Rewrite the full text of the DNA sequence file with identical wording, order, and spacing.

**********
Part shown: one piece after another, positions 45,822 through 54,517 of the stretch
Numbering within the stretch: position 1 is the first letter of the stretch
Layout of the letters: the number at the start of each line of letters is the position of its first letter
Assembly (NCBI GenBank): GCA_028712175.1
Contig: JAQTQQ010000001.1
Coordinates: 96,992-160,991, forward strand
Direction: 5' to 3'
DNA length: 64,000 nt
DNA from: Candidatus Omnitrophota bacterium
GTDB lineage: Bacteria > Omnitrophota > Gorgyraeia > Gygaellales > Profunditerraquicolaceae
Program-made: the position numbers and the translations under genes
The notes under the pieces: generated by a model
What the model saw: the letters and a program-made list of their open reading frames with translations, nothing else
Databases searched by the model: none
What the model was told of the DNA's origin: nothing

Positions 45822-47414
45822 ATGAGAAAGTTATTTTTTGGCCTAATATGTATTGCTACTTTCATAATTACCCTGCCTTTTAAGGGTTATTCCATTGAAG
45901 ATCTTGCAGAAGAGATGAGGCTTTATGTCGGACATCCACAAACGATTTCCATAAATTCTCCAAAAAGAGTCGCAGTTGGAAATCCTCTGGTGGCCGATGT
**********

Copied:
Part shown: one piece after another, positions 45,822 through 54,517 of the stretch
Numbering within the stretch: position 1 is the first letter of the stretch
Layout of the letters: the number at the start of each line of letters is the position of its first letter
Assembly (NCBI GenBank): GCA_028712175.1
Contig: JAQTQQ010000001.1
Coordinates: 96,992-160,991, forward strand
Direction: 5' to 3'
DNA length: 64,000 nt
DNA from: Candidatus Omnitrophota bacterium
GTDB lineage: Bacteria > Omnitrophota > Gorgyraeia > Gygaellales > Profunditerraquicolaceae
Program-made: the position numbers and the translations under genes
The notes under the pieces: generated by a model
What the model saw: the letters and a program-made list of their open reading frames with translations, nothing else
Databases searched by the model: none
What the model was told of the DNA's origin: nothing

Positions 45822-47414
45822 ATGAGAAAGTTATTTTTTGGCCTAATATGTATTGCTACTTTCATAATTACCCTGCCTTTTAAGGGTTATTCCATTGAAG
45901 ATCTTGCAGAAGAGATGAGGCTTTATGTCGGACATCCACAAACGATTTCCATAAATTCTCCAAAAAGAGTCGCAGTTGGAAATCCTCTGGTGGCCGATGT